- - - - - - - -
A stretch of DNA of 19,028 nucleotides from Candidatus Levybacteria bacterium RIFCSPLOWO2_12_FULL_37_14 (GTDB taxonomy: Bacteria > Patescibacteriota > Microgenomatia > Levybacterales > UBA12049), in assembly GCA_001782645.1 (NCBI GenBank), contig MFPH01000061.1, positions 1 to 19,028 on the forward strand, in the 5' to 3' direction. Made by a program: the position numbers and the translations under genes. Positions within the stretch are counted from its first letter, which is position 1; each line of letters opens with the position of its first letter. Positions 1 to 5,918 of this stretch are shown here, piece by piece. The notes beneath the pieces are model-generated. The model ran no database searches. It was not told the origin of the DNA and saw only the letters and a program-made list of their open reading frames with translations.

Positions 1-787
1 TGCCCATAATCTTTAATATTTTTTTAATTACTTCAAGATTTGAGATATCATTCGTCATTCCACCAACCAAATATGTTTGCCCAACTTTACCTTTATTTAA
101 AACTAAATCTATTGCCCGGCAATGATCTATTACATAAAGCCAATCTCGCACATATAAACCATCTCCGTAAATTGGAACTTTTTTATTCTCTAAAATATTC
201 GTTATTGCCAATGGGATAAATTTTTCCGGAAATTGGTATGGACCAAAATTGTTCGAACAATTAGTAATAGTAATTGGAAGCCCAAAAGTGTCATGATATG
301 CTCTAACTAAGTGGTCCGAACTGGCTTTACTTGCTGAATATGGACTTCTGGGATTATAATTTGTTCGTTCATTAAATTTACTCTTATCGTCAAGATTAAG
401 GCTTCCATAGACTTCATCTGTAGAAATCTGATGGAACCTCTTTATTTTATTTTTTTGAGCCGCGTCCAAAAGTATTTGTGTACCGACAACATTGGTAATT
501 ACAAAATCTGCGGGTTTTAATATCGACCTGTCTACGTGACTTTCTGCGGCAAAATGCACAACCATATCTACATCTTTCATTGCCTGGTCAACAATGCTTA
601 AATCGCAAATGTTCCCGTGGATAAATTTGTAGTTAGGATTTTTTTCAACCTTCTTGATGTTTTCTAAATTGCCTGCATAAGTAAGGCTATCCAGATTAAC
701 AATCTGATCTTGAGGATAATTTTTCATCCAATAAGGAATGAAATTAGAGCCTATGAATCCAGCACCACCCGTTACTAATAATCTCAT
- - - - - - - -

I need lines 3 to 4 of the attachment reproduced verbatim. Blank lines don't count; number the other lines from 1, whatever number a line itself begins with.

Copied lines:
1 TGCCCATAATCTTTAATATTTTTTTAATTACTTCAAGATTTGAGATATCATTCGTCATTCCACCAACCAAATATGTTTGCCCAACTTTACCTTTATTTAA
101 AACTAAATCTATTGCCCGGCAATGATCTATTACATAAAGCCAATCTCGCACATATAAACCATCTCCGTAAATTGGAACTTTTTTATTCTCTAAAATATTC